Improving the quality of discharge planning in acute care include addressing the lack of appropriate staff and patient education about appropriate planning for discharge (4). This includes implementing proper discharge teaching regarding signs and symptoms to seek medical attention, management and care of medical equipment, and access to community resources (4, 5). Other challenges are patients with complex comorbidities too difficult to discharge as well as lack of community supports and equipment for newly discharge patients and lack of rehabilitation and nursing home beds (4). Consequently, acute care units are pressured to vacate hospital beds in response to the growing elderly population. Hospital professionals tend to focus discharge teaching and preparation on medical areas such as diet, activity, treatments, and medications (5). Community referrals to appropriate services at the time of hospital discharge does not often happen contributing to poorer patient outcomes and re-hospitalizations
Discharge planning is used to create a plan of care for a patient who is leaving a care setting. An evaluation is done to determine the patient’s continuing care needs once they have left the care facility. When patients are send back home or to a facility that does not require full time nursing care assistance, programs need to be put into place to ensure that the patient is receiving the proper continuation of care post discharge. Proper discharge planning can decrease the chances of a hospital readmit, help in recovery, ensure medications are prescribed and given correctly, and adequately prepare family or caregivers to assume proper post discharge care. According to the Family Caregiver Alliance, “It is important, not only for patients, but family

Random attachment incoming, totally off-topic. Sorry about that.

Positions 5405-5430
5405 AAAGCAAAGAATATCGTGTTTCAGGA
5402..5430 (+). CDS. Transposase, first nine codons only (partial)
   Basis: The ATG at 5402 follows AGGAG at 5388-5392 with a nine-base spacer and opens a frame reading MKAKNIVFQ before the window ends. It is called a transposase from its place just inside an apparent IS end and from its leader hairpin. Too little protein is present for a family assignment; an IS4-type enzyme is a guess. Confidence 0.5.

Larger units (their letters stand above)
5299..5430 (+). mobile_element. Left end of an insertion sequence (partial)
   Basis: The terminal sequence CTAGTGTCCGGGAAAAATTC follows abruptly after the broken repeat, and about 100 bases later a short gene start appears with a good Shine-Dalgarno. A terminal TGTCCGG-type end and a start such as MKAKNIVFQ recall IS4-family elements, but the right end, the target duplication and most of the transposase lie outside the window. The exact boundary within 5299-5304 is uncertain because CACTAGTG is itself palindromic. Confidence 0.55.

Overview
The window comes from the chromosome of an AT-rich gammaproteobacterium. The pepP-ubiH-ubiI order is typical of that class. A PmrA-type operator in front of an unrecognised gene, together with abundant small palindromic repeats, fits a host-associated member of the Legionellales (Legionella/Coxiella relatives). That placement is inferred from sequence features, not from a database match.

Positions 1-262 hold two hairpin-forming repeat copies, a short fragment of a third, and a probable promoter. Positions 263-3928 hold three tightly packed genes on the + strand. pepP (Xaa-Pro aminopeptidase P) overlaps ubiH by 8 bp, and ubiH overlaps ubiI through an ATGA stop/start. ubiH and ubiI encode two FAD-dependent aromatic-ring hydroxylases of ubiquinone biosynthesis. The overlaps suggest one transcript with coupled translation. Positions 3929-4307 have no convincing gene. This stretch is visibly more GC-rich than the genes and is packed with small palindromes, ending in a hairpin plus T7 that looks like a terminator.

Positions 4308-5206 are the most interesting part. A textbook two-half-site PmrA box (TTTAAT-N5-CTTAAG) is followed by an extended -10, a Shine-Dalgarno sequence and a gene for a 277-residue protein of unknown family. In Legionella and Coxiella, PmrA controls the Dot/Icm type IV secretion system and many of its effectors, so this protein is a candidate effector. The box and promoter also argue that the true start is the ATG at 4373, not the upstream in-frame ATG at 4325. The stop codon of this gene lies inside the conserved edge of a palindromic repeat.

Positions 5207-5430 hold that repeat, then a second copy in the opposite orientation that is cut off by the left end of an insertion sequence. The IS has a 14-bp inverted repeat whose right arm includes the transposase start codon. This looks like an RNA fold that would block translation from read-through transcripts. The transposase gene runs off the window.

1. Kaiser Permanente starting in 1945 when Sydney Garfield and Henry Kaiser came together to form the healthcare system still used today. During the Industrial Revolution, many workers were found to have healthcare needs and not all were insured. In collaboration to help these members, Kaiser and Garfield created a system in which employers paid a set monthly premium and physicians joined a prepaid group practice in efforts to ensure care for all employees. This evolved Kaiser Permanente into the healthcare giant it is now.